From ‘corner stores’ to an online data marketplace

BERKELEY —

When Chancellor Robert Birgeneau and his cabinet repeatedly couldn’t obtain reliable data to address questions on such topics as the campus’s budget, enrollment and financial aid, they realized they had an institutional-sized problem on their hands.

Shel Waggener, chief information officer and technology partner of the campus's Institutional Data Council (IS&T photo)

“Often when a question was asked, we had to double-check data and found that it was being reported differently in different places,” says Phyllis Hoffman, assistant chancellor and chief of staff to Executive Vice Chancellor and Provost George Breslauer. Those frustrating experiences in 2007 and 2008 were like “death by a thousand cuts.”

Like decision-makers in any large organization, Berkeley’s administration needs data about its key stakeholders and operational areas to keep the institution running smoothly. But at Berkeley, data analysts and administrators across the campus have long maintained caches of data relating to their own colleges, units or departments in the absence of any central system.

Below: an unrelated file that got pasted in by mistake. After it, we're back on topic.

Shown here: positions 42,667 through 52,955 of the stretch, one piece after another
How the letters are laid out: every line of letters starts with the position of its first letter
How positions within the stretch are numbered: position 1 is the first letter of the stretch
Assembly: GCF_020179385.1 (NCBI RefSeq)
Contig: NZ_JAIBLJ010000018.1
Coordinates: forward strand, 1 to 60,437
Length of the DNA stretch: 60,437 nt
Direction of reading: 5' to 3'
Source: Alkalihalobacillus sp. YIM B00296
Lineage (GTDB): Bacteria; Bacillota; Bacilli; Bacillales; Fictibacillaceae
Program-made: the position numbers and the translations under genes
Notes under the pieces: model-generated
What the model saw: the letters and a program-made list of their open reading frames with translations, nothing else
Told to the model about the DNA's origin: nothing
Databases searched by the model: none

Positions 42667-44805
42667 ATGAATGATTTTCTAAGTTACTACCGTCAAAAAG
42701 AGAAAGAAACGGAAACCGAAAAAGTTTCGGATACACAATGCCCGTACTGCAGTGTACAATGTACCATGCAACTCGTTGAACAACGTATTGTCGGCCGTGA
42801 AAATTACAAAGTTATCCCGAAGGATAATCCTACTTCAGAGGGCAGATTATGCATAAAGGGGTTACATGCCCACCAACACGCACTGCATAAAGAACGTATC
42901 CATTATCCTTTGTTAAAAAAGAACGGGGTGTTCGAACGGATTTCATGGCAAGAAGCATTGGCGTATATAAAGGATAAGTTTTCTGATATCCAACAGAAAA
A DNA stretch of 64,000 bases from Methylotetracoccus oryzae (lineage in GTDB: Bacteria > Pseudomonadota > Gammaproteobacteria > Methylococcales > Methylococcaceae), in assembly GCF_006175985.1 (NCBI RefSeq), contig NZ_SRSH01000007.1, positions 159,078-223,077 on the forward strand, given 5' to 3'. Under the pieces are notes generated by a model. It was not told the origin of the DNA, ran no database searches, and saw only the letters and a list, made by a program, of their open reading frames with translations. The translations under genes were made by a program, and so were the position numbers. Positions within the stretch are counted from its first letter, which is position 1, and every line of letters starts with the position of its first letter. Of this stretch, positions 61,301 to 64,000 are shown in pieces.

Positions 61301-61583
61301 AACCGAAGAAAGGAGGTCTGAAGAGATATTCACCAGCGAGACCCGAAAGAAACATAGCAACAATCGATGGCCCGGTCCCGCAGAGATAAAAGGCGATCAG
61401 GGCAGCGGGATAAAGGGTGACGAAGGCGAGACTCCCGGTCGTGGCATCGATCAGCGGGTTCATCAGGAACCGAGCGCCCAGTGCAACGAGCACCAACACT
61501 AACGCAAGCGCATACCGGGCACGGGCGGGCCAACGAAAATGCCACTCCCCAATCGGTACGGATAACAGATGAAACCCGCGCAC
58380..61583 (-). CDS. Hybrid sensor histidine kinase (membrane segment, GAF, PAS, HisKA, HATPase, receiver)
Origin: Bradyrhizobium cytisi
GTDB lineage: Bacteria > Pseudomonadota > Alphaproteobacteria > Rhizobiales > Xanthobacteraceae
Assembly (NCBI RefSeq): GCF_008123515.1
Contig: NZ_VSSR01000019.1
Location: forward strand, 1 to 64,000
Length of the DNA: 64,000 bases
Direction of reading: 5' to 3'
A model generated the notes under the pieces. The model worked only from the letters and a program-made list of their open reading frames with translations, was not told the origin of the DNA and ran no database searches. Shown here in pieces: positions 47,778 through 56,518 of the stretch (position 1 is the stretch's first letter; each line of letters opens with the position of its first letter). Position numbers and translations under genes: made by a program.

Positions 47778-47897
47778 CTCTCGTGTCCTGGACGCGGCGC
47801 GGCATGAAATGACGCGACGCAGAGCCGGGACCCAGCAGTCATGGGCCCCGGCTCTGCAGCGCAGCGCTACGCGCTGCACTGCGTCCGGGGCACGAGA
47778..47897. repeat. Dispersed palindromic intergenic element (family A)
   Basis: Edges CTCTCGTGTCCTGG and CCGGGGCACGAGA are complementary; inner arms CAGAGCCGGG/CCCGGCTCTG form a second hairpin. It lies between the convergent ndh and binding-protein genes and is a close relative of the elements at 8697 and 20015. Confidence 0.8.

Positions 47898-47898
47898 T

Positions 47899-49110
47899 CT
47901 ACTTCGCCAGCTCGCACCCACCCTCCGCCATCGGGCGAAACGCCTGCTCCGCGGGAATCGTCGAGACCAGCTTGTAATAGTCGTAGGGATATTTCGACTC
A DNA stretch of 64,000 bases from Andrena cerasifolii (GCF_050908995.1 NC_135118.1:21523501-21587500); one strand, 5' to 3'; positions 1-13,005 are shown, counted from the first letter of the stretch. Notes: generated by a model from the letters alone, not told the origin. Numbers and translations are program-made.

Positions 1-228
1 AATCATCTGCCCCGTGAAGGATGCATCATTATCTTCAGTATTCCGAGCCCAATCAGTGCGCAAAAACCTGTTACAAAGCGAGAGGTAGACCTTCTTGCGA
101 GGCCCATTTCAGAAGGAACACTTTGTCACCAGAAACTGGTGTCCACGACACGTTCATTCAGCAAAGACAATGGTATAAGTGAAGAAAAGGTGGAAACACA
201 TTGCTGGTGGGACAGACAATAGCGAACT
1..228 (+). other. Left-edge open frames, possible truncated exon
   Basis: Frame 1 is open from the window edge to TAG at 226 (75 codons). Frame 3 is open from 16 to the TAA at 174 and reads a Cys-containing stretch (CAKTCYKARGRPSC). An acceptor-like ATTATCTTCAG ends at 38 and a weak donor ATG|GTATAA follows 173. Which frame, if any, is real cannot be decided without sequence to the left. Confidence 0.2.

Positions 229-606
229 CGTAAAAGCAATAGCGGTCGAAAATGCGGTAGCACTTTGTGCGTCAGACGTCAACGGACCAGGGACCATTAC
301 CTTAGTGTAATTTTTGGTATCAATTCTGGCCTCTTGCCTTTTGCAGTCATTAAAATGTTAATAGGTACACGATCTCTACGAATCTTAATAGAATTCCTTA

Currently, data relating to Berkeley’s applicants, students, faculty, staff, alumni and donor prospects is hosted and stored in more than 300 sites across the campus. “Data is the lifeblood of any campus — every department (and every application) needs robust data. Yet every time we build a new app and don’t use data from shared sources, we create yet another island of data, extending the ever-growing archipelago of campus data,” says Shelton Waggener, chief information officer and associate vice chancellor for information systems and technology.

“Each new island expands the challenge we face in answering even the most simple question because the data is scattered all over the campus,” continues Waggener. “We suffer from the dreaded ‘one-question-many-answers’ problem. Our goal should be to build bridges that safely connect all the data islands, as well as create a map and a shared location where we know the data will reside for everyone to use.”